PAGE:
Tuesday, June 11, 2013

Judge Herbert Dixon Shares His Juror "Internet Charge"

The "Googling Juror" is a continual challenge to trial judges.  Here is how one addresses the issue in plain language.


Our good friend Judge Herbert Dixon of the District of Columbia Superior Court and ABA Judges Journal Technology columnist shares his jury charge regarding use of the Internet while serving.

Judge Dixon’s Discussion Points Re: Jurors and the Internet

Until you have been discharged from service in this case:
  • You may not perform any investigation, research or experiment of any kind on your own, either individually or as a group about this case; 
  • Do not consult any dictionaries for the meaning of words or any encyclopedias for general information on the subjects of this trial; 
  • Do not look up anything on the Internet concerning this case or any of the people involved, including the defendant, the witnesses, the lawyers, and the judge;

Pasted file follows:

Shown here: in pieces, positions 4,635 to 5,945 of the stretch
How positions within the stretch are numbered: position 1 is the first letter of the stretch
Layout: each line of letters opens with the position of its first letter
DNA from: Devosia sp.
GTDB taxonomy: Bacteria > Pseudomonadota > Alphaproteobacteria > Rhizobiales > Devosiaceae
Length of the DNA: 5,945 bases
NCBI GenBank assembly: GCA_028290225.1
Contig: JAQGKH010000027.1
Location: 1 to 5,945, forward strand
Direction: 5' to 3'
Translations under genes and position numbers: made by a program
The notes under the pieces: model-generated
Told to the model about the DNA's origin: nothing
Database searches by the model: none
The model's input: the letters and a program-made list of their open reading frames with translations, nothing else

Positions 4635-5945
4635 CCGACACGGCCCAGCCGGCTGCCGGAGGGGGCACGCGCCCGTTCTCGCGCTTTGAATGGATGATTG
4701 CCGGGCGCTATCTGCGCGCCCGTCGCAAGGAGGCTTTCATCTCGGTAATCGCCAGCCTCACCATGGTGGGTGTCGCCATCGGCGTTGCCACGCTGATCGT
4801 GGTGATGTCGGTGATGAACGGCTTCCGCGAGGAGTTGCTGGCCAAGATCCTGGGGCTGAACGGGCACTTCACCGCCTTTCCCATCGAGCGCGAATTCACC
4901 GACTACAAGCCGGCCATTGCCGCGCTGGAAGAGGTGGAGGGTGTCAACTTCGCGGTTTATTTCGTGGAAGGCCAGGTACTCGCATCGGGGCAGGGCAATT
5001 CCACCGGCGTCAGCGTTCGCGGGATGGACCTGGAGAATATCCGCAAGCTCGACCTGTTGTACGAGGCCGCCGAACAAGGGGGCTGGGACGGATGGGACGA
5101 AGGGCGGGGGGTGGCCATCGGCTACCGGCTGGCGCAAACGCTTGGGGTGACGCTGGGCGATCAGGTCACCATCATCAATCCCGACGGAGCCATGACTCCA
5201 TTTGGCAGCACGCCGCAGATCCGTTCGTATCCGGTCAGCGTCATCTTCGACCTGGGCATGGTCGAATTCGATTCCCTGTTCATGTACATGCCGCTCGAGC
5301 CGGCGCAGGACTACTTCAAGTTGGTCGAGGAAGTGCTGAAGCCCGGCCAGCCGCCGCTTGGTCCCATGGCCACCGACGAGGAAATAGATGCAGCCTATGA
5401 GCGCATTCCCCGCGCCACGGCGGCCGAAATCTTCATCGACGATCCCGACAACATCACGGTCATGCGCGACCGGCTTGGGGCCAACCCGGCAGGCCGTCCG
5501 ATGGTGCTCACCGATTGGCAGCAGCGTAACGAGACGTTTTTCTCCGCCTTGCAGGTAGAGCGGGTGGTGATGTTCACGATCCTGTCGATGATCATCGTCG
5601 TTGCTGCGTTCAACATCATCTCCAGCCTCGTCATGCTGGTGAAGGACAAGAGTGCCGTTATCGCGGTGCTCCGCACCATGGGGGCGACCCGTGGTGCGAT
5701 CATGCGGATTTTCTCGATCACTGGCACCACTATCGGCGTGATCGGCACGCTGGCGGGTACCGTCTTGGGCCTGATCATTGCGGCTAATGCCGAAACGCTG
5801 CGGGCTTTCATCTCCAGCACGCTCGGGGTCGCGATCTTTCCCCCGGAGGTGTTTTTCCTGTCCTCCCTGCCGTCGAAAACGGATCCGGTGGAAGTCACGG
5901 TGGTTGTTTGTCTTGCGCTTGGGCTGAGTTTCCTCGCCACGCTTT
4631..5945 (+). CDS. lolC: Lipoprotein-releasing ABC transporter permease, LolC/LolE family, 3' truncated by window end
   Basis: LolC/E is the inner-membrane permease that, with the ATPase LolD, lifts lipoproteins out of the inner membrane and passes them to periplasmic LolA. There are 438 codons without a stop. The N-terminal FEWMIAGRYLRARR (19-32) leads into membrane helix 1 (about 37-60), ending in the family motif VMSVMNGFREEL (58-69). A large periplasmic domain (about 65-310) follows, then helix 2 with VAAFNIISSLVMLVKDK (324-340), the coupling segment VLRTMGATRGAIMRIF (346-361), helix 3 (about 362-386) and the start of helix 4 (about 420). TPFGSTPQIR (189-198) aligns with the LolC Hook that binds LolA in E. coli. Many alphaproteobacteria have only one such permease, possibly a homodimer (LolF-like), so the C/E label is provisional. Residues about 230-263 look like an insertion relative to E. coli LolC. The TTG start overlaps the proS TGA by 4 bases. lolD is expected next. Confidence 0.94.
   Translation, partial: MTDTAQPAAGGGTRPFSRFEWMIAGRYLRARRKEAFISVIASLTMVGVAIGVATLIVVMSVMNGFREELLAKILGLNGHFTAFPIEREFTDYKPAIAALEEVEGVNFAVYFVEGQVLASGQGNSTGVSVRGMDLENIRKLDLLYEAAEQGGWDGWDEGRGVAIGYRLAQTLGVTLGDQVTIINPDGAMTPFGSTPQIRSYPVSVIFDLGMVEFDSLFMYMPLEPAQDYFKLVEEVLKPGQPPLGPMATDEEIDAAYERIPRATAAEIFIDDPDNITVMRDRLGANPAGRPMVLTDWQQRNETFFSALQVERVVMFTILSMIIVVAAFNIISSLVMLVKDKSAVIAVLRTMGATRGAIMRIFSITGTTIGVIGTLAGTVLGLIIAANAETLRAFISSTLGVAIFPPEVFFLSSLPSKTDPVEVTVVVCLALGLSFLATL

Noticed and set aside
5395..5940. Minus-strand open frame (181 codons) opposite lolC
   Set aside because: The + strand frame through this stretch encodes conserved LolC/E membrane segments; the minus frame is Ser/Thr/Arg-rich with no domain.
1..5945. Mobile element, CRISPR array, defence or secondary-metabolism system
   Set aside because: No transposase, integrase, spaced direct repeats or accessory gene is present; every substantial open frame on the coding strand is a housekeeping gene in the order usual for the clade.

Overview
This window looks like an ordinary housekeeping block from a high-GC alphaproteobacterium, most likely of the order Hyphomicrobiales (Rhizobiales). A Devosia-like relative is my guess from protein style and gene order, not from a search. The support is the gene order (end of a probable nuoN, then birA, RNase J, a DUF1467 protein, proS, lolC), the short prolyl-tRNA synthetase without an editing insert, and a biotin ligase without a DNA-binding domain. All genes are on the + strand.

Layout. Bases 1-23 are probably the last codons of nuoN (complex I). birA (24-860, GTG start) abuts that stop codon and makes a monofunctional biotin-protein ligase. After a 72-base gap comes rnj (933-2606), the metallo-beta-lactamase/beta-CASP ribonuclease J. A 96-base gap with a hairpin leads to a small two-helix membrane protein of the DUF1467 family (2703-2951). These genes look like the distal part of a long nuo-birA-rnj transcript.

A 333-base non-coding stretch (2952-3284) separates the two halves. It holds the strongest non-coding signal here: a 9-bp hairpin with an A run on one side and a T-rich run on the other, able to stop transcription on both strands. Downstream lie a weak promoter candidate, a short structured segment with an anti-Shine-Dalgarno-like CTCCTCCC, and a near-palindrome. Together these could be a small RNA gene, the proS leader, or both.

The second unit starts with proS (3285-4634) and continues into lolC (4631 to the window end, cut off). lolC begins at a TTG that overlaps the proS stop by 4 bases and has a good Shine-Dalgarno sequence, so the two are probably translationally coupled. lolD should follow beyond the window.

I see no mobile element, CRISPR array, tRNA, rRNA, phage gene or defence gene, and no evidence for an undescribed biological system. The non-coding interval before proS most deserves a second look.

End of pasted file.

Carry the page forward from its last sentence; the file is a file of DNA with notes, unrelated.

• Do not go to the scene where any of the events that are the subject of this trial are alleged to have taken place or use Internet maps or Google Earth or any other program or device to search for or view any place discussed during the case;  and
Until you are discharged:

You must not have any discussions about this case or make any entry on Facebook, Myspace, Linkedin, YouTube or other Internet Social Media site, and that includes all other forms of oral, written and electronic communications, including Twitter, e-mail, blogging and texting.

Please understand that I am giving these directions as a part of my responsibility for three essential reasons: First, to ensure fairness to all parties in this case.  That fairness could be compromised if you violate these instructions.  Second, a violation of these instructions could jeopardize the results of this trial.  Third, and equally important and the first two reasons, any juror violating this instruction could get himself or herself into trouble.

Judge Dixon also wrote a longer article on the issue that was published in the Judges Journal Winter, 2010 (Volume 49 Number 1) available in PDF by clicking here.

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